- A Whopper of an honor: Local company named top Burger King franchisee (11/15/17)3
- Southern Illinois farmer's grapevines destroyed by dicamba; four years of work lost (10/29/17)2
- Aldi store reopens after renovations (11/14/17)3
- Residents view pedestrian bridge as eyesore; city manager says it's designed to rust (11/13/17)8
- Decisions coming soon on steel mill, smelter in New Madrid (11/17/17)1
- Federal jury finds surgeon Fonn guilty of kickback scheme (11/10/17)4
- State audit: Bollinger County tax levies violate state law; county commission disagrees (11/17/17)3
- Cape native co-directs Thanksgiving-related indie film, 'Drinksgiving' (11/17/17)
- Son of Westboro Baptist Church patriarch discusses abuse, faith (11/15/17)6
- Scott City council hires former SEMO public safety director as city administrator (11/15/17)
No slacks for CHS girls in 1943
To the editor:
Reading about the controversy regarding the dress code at Central High School got me to thinking of my high school days.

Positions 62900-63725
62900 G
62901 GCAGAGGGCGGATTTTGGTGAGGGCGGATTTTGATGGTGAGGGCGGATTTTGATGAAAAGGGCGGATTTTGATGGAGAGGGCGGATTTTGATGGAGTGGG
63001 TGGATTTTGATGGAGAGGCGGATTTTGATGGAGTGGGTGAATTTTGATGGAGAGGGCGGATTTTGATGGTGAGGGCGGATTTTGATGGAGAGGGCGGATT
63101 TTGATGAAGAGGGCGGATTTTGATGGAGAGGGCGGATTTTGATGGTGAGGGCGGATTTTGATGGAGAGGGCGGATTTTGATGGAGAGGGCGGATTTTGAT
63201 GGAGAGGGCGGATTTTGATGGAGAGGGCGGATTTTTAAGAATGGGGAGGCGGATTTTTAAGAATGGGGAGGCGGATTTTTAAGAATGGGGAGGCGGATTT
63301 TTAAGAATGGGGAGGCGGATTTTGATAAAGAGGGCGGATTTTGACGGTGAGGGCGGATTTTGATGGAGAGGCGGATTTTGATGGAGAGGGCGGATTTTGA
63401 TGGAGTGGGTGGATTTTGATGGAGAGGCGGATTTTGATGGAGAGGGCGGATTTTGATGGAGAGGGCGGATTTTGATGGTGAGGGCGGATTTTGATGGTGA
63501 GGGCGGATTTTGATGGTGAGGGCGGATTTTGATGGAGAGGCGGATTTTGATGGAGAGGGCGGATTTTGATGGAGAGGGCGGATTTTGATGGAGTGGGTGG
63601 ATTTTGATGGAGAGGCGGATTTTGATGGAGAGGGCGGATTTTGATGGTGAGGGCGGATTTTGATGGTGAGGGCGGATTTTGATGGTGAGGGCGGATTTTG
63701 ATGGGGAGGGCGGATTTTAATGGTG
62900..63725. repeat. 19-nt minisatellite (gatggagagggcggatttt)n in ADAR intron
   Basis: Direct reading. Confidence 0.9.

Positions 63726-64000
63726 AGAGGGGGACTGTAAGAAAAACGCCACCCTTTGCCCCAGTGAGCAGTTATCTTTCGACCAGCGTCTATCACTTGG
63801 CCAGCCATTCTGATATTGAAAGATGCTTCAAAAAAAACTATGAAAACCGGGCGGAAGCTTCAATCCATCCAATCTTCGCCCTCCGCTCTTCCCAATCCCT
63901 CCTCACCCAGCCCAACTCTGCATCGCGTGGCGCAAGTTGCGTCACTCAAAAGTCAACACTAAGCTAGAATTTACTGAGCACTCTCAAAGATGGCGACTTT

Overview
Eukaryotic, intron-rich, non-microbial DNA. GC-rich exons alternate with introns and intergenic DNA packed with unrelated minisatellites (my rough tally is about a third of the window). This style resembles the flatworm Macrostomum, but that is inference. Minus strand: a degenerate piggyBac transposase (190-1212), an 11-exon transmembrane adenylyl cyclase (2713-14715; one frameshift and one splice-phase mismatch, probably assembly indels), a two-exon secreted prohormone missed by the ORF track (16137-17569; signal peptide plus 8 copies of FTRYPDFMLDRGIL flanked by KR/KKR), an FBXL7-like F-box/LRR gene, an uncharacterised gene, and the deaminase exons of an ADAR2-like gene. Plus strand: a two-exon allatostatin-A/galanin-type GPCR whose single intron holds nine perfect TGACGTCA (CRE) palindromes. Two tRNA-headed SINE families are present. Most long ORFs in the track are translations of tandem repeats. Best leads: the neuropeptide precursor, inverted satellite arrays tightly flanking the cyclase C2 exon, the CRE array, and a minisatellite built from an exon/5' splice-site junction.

In 1943, I was a junior at Central, and I don't remember having any kind of dress code. All students dressed nice. Girls wore skirts, sweaters, bobby socks and saddle-oxford shoes. Boys wore shirts, sweaters and nice pants. We had no T-shirts nor sweatshirts with printing on them.
One no-no at Central was that girls could not wear slacks. I had a pair and decided I would wear them to school one day in winter, hoping the teachers wouldn't notice. I did OK until I got to Mrs. Lucille Naeter's class, and she definitely noticed. She told me and the rest of the class exactly how she felt about my attire, which wasn't good. I wasn't sent home, but I was told not to ever wear slacks to school again. And I didn't.
How times have changed.
MAXINE BUSCH BOREN, Cape Girardeau